There has been a lot of media coverage lately surrounding Ireland and a recent vote that had been cast. There was a vote to begin a path towards legalizing abortion. (de Freyta-Tamura, 2018) This is something that is an important topic regarding women’s health. This vote was to repeal the Eighth Amendment of the Constitution, which gave equal rights to the mother and fetus, which banned abortion under almost all circumstances (Meave 2015.) This law, however, did not explicitly put an end to abortions in Ireland. The women of Ireland instead had to go about other means to find a safe access to abortion. The statistics from 2010 are, 4,402 women from the Republic of Ireland went to England or Wales to access abortion facilities. The number being smaller, at 31 women, for those who sought services in the Netherlands. Irish customs seized 1,216 packets of abortion inducing drugs in 2009. The estimated statistic for the years between 1980-2017 is about 173,308 women had abortions abroad (IFPA 2010.) These numbers do not even include possible women who had abortions done illegally in Ireland under unsafe circumstances.
Abortion in Ireland is an important topic from a cultural standpoint for many reasons. One of which being the concept of Ireland being a “Catholic Country.” There was an incident in which a young woman, named Savita, died in 2012 after being denied an abortion (Quinn 2017.) While this is true she was denied an abortion, however it was not a direct result of Ireland being a Catholic Country. It was a result of the doctors that were caring for her. They did not permit the abortion because the fetus was not dead when she arrived. Had the doctors believed Savita’s life to be in danger when she arrived they could have permitted the abortion. Instead, Savita succumb to sepsis, her doctors did not realize the extent until it was to late (Quinn 2017.) However, Savita’s death was blamed on the Eighth Amendment of the Constitution. As a result of that law was passed in 2013 named “The Protection of Life During Pregnancy Act” (Quinn 2017.) This started a path for pro-choice advocates to move for the repeal of the Eighth Amendment.
The right to abortion is also a public health topic that needs to be discussed. “A constitution that gives the biological existence of a fetus pre-eminence over other aspects of life gives rise to complex legal and ethical questions that have serious implications for women and healthcare professionals, reproductive autonomy, and women’s human rights to health and bodily integrity” (Meave 2015.) This is statement brings up the question of women’s right to health and whether women are being allowed the choice of their health or not. “the Supreme Court held that a pregnant woman has a right to a termination of her pregnancy if there is “real and substantial” risk to her life, as distinct from her health, that can only be averted by a termination of the pregnancy” (Meave 2015.) This would lead one to believe that a woman who believed her life to be in danger because of a pregnancy could be given one, however, only health care professionals can determine the risk to her life. This system did not work in favor of Savita so why would should women of Ireland trust that it will work for them. “The reality of abortion is often minimised, yet even in current times globally about one in five pregnancies will end in an abortion, regardless of whether it is legal or safe” (Shaw 2010.) Access to legal and safe abortion should be available to women everywhere, Ireland seems to be on the road for legalizing abortion.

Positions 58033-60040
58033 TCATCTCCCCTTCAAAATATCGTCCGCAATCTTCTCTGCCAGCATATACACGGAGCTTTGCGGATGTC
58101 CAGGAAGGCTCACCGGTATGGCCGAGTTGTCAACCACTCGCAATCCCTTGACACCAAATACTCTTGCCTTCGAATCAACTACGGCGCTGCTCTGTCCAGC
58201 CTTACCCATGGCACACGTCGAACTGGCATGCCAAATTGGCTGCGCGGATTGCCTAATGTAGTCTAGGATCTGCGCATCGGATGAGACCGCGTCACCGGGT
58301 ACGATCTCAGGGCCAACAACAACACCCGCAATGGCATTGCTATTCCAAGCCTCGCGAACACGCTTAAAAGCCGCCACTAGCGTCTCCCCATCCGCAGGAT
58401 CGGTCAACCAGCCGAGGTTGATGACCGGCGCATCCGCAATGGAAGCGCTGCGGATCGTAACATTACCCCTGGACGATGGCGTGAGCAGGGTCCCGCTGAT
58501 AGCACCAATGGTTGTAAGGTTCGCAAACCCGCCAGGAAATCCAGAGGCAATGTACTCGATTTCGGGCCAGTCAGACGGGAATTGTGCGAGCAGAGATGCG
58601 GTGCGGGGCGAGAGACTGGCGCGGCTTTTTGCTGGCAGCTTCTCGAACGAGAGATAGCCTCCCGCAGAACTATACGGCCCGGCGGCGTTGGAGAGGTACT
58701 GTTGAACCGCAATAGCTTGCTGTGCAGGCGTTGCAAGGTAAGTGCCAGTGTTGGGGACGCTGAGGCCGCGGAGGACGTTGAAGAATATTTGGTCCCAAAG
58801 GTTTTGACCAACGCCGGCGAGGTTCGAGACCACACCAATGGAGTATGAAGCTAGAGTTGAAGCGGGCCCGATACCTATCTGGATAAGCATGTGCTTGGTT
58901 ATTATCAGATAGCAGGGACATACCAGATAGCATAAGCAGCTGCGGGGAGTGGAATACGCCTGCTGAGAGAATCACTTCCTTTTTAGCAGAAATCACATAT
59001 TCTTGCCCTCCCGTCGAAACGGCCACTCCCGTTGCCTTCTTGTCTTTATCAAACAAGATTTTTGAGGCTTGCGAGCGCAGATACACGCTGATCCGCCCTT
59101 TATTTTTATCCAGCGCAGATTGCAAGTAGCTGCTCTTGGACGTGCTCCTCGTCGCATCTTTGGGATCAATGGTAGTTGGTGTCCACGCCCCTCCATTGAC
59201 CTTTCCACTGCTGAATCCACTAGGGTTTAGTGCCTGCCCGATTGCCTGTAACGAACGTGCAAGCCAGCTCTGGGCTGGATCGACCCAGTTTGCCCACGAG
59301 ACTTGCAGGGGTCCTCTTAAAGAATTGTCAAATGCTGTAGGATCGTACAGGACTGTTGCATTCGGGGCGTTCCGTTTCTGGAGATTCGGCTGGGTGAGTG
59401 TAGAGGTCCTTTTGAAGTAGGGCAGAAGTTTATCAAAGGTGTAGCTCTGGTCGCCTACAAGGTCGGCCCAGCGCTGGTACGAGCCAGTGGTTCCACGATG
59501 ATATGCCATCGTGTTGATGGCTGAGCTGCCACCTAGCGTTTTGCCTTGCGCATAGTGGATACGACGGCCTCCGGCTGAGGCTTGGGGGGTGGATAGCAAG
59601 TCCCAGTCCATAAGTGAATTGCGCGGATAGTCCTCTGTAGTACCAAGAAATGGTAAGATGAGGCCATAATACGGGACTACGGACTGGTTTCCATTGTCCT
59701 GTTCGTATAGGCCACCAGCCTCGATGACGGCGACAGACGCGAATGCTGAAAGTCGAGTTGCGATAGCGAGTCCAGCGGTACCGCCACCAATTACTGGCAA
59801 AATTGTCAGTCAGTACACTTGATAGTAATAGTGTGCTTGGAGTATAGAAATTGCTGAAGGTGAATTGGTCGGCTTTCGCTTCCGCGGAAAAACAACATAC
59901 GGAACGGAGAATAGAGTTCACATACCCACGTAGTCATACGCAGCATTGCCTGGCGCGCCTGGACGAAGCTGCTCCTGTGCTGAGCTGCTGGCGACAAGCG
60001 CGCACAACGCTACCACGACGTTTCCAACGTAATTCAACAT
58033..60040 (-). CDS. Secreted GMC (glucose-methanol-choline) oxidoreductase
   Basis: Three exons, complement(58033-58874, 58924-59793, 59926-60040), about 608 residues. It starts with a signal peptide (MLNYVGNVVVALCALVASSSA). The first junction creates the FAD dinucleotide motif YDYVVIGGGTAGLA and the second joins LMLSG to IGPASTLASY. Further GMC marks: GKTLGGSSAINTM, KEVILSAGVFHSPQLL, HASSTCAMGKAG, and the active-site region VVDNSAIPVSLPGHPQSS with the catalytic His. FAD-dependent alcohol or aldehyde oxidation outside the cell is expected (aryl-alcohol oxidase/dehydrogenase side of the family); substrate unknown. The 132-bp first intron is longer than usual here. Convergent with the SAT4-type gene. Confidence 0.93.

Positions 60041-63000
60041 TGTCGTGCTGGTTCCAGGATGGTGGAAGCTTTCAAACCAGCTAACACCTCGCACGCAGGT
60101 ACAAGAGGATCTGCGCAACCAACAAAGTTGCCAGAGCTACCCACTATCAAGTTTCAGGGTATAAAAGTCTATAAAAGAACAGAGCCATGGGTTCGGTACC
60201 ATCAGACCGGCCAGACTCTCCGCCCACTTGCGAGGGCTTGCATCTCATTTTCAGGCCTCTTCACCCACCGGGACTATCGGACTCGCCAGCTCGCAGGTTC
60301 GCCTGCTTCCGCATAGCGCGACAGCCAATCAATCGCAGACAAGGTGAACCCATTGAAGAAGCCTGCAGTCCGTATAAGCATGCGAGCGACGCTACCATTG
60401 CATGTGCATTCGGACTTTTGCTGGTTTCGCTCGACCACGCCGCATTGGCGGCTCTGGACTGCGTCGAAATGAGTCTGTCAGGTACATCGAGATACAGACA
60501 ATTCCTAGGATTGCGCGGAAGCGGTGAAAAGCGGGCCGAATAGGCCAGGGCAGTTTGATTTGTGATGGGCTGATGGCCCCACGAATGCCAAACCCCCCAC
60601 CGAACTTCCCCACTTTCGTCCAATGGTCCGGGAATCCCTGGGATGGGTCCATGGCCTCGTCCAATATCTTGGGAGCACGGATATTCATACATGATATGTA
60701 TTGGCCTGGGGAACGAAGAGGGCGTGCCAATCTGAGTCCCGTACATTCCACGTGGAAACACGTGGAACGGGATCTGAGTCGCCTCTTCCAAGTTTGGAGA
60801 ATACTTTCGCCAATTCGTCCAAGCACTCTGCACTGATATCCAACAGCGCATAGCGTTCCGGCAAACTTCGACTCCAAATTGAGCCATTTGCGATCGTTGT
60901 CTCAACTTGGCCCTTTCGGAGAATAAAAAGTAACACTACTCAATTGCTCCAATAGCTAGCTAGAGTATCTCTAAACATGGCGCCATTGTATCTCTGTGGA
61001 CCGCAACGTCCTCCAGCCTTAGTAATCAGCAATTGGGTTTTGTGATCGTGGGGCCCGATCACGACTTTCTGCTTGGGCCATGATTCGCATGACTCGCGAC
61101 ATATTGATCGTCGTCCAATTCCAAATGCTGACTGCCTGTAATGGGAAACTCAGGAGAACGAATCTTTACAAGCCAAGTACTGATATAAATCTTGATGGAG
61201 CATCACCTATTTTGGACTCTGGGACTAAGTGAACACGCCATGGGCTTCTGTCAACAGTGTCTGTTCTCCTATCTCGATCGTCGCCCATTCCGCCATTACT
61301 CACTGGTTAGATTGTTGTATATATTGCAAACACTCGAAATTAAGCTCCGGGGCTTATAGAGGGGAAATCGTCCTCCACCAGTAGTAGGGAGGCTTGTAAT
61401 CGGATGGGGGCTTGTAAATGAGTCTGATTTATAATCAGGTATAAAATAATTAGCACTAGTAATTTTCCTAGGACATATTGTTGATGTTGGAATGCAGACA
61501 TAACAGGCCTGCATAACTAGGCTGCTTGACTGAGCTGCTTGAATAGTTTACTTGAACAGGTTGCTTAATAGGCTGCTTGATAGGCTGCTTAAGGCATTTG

Abortion & Ireland: The Statistics (2010). In IFPA. Retrieved July 27, 2018, from http://www.ifpa.ie/sites/default/files/documents/briefings/abortion-and-ireland-factfile.pdf
de Freytas-Tamura, K. (2018, May 26). Ireland Votes to End Abortion Ban, in Rebuke to Catholic Conservatism. The New York Times, p. A1. Retrieved from https://www.nytimes.com/2018/05/26/world/europe/ireland-abortion-yes.html
Meave, T. (2015, July 1). Women’s right to health and Ireland’s abortion laws. International journal of gynecology and obstetrics, 130(1), 93-97. Retrieved from http://za2uf4ps7f.search.serialssolutions.com/?ctx_ver=Z39.88-2004&ctx_enc=info%3Aofi%2Fenc%3AUTF-8&rfr_id=info%3Asid%2Fsummon.serialssolutions.com&rft_val_fmt=info%3Aofi%2Ffmt%3Akev%3Amtx%3Ajournal&r
Quinn, D. (2017). Abortion Looming in Ireland. Human Life Review, 43(2). Retrieved from https://search-proquest-com.proxy2.cl.msu.edu/docview/1927524893?pq-origsite=summon
Shaw, D. (2010, October). Abortion and human rights. Best Practice & Research Clinical Obstretics & Gynaecology, 24(5), 633-646. Retrieved from http://za2uf4ps7f.search.serialssolutions.com/?ctx_ver=Z39.88-2004&ctx_enc=info%3Aofi%2Fenc%3AUTF-8&rfr_id=info%3Asid%2Fsummon.serialssolutions.com&rft_val_fmt=info%3Aofi%2Ffmt%3Akev%3Amtx%3Ajournal&r